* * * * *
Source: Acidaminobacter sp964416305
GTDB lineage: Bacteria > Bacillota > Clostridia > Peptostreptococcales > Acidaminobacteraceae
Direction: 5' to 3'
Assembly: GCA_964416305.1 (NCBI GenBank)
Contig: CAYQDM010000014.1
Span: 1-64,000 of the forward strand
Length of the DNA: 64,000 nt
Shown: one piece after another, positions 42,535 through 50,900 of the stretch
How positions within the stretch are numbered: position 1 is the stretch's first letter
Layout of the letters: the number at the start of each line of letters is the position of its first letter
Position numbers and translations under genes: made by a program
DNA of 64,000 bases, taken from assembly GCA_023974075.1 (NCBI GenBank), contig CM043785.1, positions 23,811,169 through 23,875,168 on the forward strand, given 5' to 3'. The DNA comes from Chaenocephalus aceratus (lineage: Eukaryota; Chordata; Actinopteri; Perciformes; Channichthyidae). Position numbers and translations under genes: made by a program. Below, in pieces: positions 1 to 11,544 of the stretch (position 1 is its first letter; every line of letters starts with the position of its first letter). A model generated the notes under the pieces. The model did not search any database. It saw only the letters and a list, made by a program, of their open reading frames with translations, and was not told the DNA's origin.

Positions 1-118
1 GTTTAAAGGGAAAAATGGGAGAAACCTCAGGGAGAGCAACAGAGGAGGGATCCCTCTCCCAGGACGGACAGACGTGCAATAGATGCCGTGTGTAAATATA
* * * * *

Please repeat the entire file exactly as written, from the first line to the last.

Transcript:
Source: Acidaminobacter sp964416305
GTDB lineage: Bacteria > Bacillota > Clostridia > Peptostreptococcales > Acidaminobacteraceae
Direction: 5' to 3'
Assembly: GCA_964416305.1 (NCBI GenBank)
Contig: CAYQDM010000014.1
Span: 1-64,000 of the forward strand
Length of the DNA: 64,000 nt
Shown: one piece after another, positions 42,535 through 50,900 of the stretch
How positions within the stretch are numbered: position 1 is the stretch's first letter
Layout of the letters: the number at the start of each line of letters is the position of its first letter
Position numbers and translations under genes: made by a program
DNA of 64,000 bases, taken from assembly GCA_023974075.1 (NCBI GenBank), contig CM043785.1, positions 23,811,169 through 23,875,168 on the forward strand, given 5' to 3'. The DNA comes from Chaenocephalus aceratus (lineage: Eukaryota; Chordata; Actinopteri; Perciformes; Channichthyidae). Position numbers and translations under genes: made by a program. Below, in pieces: positions 1 to 11,544 of the stretch (position 1 is its first letter; every line of letters starts with the position of its first letter). A model generated the notes under the pieces. The model did not search any database. It saw only the letters and a list, made by a program, of their open reading frames with translations, and was not told the DNA's origin.

Positions 1-118
1 GTTTAAAGGGAAAAATGGGAGAAACCTCAGGGAGAGCAACAGAGGAGGGATCCCTCTCCCAGGACGGACAGACGTGCAATAGATGCCGTGTGTAAATATA